We treat all problems affecting; speech, language, communication, eating & drinking.

Stammer

A stammer is a fluency disorder which can affect both adults and children. In adults, it is usually something which they have developed at a younger age, however not always. A stammer affects the smooth timing and flowing of speech through disruptions and stops in speech flow.

What is a stammer?

A stammer is a disturbance in fluency which affects the smooth flow and the timing of speech. Stammers can either be a stop in speech flow or a disturbance. Stops tend to be repetitions of sounds, words or syllables. Sounds may also be prolonged. An individual who stammers may appear to have tense or jerky speech. They may also have developed avoidance techniques for certain words or situations within which they know will be difficult for them. The type of stutter someone has will depend upon the individual and their circumstances and triggers.

What different types of stammer are there?

There are many different types of stammer and severity will depend upon the individual and what type of stammer they have. Some of the most common forms of stammer are listed below:

Developmental

This occurs in children at a young age when they are developing speech usually around the ages of 1-4years.

Neurogenic

Brain and nerve signal problems.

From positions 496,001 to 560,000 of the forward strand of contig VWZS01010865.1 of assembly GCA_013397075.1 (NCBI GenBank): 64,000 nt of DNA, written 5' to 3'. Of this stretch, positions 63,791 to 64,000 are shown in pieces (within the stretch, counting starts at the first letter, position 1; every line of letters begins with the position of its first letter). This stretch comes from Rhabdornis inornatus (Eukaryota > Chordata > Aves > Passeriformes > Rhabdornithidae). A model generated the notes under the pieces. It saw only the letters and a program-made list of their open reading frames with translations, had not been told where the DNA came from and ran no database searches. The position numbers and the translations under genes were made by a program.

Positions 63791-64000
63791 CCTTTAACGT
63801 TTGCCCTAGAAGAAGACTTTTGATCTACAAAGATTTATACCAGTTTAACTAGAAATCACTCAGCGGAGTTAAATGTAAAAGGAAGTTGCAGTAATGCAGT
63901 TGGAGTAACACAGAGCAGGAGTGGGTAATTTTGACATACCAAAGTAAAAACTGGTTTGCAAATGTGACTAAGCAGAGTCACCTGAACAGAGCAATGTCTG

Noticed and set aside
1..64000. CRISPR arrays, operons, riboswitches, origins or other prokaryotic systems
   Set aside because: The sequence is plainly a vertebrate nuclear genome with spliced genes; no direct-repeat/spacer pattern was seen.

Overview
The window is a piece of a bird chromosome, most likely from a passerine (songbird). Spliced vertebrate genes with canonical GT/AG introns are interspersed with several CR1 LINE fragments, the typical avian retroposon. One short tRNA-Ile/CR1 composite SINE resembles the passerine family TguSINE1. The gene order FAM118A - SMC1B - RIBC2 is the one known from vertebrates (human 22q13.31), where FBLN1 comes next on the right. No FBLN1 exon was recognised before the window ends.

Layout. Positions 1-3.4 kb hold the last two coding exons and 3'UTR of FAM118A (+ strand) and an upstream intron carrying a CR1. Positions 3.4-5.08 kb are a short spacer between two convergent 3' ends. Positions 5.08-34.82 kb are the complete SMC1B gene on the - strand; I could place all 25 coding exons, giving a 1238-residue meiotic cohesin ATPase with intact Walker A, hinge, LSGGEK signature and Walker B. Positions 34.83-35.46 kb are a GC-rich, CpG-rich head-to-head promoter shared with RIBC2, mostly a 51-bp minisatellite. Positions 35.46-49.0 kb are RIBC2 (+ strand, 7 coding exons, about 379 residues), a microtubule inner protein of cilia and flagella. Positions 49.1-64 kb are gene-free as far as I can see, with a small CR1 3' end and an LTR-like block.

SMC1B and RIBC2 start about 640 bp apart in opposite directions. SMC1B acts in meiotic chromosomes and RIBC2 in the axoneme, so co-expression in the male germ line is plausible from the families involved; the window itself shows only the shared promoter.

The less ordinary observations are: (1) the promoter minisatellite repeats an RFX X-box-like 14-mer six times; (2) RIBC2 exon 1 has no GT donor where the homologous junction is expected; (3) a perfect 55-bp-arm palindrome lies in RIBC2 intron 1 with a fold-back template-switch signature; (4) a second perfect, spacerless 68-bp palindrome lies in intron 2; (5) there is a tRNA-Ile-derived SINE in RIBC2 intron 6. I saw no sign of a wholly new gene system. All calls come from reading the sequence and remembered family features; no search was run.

Psychogenic

Thought and reasoning areas of the brain is where it starts and is commonly found in people who suffer from mental illness, excessive stress or have been subjected to a lot of distress.

Normal non-fluency- this is not a stammer and is a normal developmental process which children go through around the age of 4 years old. Children become disfluent as they are learning language at a rapid rate and sometimes their speech cannot catch up with their brain. This will often result in them repeating the same word over and over, when they are trying to tell you something. For example: and then, and then, and then I went to the park.

What causes stammering?

The exact cause of stammering is unknown however research has shown that genetic factors may influence whether an individual stammers or not. Therefore if someone has a relative that stammers they may be more susceptible to stammering. However, stammering could also be caused by brain injury that has damaged certain areas of the speech output region of the brain.

How does stammering affect people?

Stammering can range from mild to severe and will very much depend upon the individual as to how it will affect a person in their everyday life. It will also depend upon the situation the individual is in, and may change depending on the level of stress.

Although stammering affects speech, it is a serious communication problem as it can affect an individual's confidence and self-esteem. This can then have an effect on an individual's relationships with other people and can also affect their work and education.

How do I arrange an appointment with a speech and language therapist?

To arrange an appointment with one of our speech and language therapists at Manchester SLT, or if you would like more information about stammering and therapy, please contact us by emailing: info@manchesterslt.co.uk.

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